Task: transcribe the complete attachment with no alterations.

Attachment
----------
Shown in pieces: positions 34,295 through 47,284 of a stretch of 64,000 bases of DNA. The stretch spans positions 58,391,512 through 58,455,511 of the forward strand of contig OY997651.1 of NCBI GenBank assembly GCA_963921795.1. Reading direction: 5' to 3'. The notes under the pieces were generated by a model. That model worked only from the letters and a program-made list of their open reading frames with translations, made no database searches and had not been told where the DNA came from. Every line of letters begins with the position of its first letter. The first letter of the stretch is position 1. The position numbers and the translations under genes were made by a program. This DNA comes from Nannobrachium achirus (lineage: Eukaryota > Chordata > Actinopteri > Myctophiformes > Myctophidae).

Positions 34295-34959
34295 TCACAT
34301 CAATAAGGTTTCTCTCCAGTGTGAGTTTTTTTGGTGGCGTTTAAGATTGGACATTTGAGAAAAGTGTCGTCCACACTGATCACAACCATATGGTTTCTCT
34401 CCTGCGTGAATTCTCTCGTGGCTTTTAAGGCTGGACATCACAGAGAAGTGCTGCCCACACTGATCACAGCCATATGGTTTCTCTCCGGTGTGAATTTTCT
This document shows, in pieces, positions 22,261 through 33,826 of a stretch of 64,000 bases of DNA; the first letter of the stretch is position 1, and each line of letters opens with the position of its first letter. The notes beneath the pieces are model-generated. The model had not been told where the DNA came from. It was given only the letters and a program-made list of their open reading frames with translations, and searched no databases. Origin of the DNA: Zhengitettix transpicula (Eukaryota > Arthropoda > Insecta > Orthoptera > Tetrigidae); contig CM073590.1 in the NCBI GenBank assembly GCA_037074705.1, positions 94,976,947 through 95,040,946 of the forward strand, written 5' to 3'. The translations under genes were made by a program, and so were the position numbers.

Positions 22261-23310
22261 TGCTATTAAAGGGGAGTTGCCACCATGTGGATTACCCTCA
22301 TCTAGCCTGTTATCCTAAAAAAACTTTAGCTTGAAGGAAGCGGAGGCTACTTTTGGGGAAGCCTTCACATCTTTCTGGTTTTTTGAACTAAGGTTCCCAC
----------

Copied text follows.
Shown in pieces: positions 34,295 through 47,284 of a stretch of 64,000 bases of DNA. The stretch spans positions 58,391,512 through 58,455,511 of the forward strand of contig OY997651.1 of NCBI GenBank assembly GCA_963921795.1. Reading direction: 5' to 3'. The notes under the pieces were generated by a model. That model worked only from the letters and a program-made list of their open reading frames with translations, made no database searches and had not been told where the DNA came from. Every line of letters begins with the position of its first letter. The first letter of the stretch is position 1. The position numbers and the translations under genes were made by a program. This DNA comes from Nannobrachium achirus (lineage: Eukaryota > Chordata > Actinopteri > Myctophiformes > Myctophidae).

Positions 34295-34959
34295 TCACAT
34301 CAATAAGGTTTCTCTCCAGTGTGAGTTTTTTTGGTGGCGTTTAAGATTGGACATTTGAGAAAAGTGTCGTCCACACTGATCACAACCATATGGTTTCTCT
34401 CCTGCGTGAATTCTCTCGTGGCTTTTAAGGCTGGACATCACAGAGAAGTGCTGCCCACACTGATCACAGCCATATGGTTTCTCTCCGGTGTGAATTTTCT
This document shows, in pieces, positions 22,261 through 33,826 of a stretch of 64,000 bases of DNA; the first letter of the stretch is position 1, and each line of letters opens with the position of its first letter. The notes beneath the pieces are model-generated. The model had not been told where the DNA came from. It was given only the letters and a program-made list of their open reading frames with translations, and searched no databases. Origin of the DNA: Zhengitettix transpicula (Eukaryota > Arthropoda > Insecta > Orthoptera > Tetrigidae); contig CM073590.1 in the NCBI GenBank assembly GCA_037074705.1, positions 94,976,947 through 95,040,946 of the forward strand, written 5' to 3'. The translations under genes were made by a program, and so were the position numbers.

Positions 22261-23310
22261 TGCTATTAAAGGGGAGTTGCCACCATGTGGATTACCCTCA
22301 TCTAGCCTGTTATCCTAAAAAAACTTTAGCTTGAAGGAAGCGGAGGCTACTTTTGGGGAAGCCTTCACATCTTTCTGGTTTTTTGAACTAAGGTTCCCAC